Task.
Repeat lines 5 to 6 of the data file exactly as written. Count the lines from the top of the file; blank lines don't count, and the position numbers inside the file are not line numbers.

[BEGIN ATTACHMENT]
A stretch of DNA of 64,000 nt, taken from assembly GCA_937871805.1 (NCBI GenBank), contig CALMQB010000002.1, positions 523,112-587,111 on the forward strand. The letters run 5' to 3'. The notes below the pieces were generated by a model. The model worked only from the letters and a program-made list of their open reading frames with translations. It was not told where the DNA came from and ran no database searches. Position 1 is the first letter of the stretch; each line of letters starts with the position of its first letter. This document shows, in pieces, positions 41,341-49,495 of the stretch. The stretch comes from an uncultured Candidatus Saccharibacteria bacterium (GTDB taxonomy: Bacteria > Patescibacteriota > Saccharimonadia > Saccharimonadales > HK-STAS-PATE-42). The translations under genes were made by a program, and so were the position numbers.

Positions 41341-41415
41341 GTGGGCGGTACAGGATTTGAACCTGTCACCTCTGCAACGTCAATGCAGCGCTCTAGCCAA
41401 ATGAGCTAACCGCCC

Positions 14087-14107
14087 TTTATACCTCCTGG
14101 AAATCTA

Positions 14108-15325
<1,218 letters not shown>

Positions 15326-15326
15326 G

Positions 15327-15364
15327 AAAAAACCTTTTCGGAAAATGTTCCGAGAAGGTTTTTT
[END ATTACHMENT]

Positions 14087-14107
14087 TTTATACCTCCTGG